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Day 30 (10.1.07) - Still Bustling around Buffalo

We visited Fort Niagara & Niagara Falls, which left no time to leave town

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When we left the campground in the morning, I asked where a beach was on Lake Onterio since I didn't think we'd be back to the lake again. We found out there was another State Park about 7 miles east of us, so off we went to get a little closer to the lake. Mom collected sand (of course). I found a pay phone to call Sprint and put my nightmares about international calling charges on my data usage to bed.

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It was still reasonably early, so I was fairly confident we could visit Niagara Falls and maybe get to Syracuse, NY. However, as we headed back (west) towards the Falls, I noticed a sign to "Fort Niagara State Park". We debated whether to stop or not, not knowing what to find there - and I decided to take the exit (if it wasn't anything interesting, we could always get back on the highway). Well, it was quite interesting.

Fort Niagara was built by the French in 1726 - about the oldest thing we've come across yet! The first building is commonly referred to as "The Castle", but it's just a misnomer based on the way the building looks. The French wanted to build a Fort, but were afraid the local Indians would object - so told the Indians they wanted to build a House. So they built a fortified military building, but tried to make it look like a house. While the living conditions look kind of rough to us today, it was probably a fairly decent post for a French soldier back in the 1700's.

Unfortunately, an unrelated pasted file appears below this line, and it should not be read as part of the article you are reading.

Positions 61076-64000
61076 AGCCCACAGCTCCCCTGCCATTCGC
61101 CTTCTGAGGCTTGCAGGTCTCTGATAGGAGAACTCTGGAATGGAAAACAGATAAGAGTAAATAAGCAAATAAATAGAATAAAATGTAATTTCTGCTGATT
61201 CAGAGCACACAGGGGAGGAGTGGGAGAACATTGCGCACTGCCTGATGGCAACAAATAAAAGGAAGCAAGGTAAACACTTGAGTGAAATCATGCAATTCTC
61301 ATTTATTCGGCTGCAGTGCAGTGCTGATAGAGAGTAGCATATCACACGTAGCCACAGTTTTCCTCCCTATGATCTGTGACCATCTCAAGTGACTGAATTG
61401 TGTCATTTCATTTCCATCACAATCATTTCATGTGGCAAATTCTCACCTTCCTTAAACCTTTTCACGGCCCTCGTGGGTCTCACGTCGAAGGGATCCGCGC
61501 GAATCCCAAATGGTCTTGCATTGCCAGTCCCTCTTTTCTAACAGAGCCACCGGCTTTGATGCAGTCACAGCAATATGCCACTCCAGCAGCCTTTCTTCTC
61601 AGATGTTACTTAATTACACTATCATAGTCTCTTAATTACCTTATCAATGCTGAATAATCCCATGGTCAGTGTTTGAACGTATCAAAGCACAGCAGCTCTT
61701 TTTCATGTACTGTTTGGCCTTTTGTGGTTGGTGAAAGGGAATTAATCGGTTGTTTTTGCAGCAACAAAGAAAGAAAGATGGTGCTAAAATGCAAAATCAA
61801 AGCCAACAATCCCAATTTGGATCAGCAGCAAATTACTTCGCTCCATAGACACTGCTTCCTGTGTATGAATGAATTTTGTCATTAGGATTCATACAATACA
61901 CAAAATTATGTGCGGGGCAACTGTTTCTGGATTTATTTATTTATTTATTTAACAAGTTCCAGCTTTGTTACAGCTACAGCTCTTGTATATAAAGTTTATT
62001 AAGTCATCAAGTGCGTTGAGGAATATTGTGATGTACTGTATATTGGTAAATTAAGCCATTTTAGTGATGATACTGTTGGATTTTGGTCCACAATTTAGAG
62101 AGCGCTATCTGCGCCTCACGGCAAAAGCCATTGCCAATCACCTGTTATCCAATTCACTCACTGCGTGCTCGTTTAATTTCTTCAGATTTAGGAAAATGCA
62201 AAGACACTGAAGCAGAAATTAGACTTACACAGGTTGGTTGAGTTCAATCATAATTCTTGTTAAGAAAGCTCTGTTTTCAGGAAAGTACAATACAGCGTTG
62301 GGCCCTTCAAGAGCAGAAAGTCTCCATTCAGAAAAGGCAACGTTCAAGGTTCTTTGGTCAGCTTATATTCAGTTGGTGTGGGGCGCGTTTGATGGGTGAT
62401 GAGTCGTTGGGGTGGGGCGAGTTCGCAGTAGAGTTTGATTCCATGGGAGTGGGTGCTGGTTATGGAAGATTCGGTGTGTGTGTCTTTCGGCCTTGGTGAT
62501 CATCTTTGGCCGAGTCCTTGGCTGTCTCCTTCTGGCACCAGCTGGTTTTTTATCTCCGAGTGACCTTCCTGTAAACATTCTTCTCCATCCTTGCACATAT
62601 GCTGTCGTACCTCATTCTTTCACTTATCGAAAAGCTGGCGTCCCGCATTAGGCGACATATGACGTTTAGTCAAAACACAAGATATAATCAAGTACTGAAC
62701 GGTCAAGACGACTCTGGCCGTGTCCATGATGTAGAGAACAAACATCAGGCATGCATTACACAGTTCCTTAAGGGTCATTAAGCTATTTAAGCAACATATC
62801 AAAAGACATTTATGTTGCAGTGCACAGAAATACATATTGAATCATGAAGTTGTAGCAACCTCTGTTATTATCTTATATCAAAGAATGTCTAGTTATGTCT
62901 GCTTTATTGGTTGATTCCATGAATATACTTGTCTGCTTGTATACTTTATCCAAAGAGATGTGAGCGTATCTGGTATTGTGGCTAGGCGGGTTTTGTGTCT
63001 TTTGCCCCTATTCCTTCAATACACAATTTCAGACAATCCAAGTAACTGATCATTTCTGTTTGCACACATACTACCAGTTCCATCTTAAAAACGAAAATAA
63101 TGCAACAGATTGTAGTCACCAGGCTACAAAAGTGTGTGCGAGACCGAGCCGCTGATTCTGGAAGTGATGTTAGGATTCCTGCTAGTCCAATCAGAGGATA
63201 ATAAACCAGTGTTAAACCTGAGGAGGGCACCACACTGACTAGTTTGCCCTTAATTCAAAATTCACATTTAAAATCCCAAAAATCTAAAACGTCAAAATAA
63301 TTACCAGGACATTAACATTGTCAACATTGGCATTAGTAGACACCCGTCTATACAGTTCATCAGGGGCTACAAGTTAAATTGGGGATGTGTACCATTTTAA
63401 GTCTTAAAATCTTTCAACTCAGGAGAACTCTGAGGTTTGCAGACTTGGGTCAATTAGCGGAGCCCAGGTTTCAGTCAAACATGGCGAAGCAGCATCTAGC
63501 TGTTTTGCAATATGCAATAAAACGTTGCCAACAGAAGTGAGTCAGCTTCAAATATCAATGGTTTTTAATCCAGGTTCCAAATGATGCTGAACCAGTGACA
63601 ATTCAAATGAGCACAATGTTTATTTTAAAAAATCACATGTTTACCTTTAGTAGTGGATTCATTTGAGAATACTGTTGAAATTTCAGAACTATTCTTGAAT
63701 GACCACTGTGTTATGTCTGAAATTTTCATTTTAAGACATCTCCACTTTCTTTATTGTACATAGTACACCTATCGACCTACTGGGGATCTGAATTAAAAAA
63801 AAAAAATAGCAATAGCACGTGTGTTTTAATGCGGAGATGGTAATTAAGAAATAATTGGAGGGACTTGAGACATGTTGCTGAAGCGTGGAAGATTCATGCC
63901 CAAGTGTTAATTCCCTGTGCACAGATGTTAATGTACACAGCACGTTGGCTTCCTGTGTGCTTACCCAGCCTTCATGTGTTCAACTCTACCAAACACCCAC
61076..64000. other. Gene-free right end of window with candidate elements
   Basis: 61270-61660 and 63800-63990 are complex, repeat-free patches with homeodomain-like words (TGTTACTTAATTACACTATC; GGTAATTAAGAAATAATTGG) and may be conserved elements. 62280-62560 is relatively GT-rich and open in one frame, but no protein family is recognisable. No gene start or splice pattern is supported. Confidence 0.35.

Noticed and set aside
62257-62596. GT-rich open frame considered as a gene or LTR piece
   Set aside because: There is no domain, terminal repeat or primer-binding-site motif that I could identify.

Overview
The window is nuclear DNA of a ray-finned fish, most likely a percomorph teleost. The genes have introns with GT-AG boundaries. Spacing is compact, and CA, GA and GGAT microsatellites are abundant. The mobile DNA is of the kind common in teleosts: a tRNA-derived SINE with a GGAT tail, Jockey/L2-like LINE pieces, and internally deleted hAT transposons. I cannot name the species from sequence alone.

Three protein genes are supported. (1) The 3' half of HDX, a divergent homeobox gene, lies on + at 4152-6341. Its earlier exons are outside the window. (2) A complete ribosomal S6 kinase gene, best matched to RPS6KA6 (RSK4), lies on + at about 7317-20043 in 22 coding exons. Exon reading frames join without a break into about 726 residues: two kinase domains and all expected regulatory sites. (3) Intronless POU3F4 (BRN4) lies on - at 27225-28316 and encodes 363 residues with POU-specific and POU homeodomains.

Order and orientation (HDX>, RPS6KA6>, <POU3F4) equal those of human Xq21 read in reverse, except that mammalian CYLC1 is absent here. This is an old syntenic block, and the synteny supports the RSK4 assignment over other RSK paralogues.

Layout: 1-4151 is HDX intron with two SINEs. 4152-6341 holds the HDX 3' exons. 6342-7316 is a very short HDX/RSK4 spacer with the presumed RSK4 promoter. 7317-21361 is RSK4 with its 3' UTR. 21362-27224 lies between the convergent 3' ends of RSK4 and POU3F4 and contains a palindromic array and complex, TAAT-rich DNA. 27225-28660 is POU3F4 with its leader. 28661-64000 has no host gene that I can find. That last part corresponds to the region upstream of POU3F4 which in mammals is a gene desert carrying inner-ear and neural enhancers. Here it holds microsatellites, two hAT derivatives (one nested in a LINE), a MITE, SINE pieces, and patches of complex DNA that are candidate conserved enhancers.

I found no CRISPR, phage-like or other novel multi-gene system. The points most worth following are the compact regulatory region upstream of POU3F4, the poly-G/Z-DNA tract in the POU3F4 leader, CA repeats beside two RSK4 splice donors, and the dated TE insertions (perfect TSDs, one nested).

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While we were still in the visitors center, Mom noticed a tour guide talking to a bunch of young folks. She asked if we could join their group, which they graciously allowed us to do. They were students from Niagara College studying to be teachers.

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Anyway, we joined this group on their tour and started up the Entrance to the main gate with a Drawbridge! This was added to the Fort later by the British after they captured it in 1759 (by siege).

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Behind the entrance gate was the South Parapet, one of two built by the British. One way you can tell this is to look at the Insignia above the main door of a building - French Insignia, French built building, British Insignia, British built building (but I think I forgot to take a picture of the French Insignia).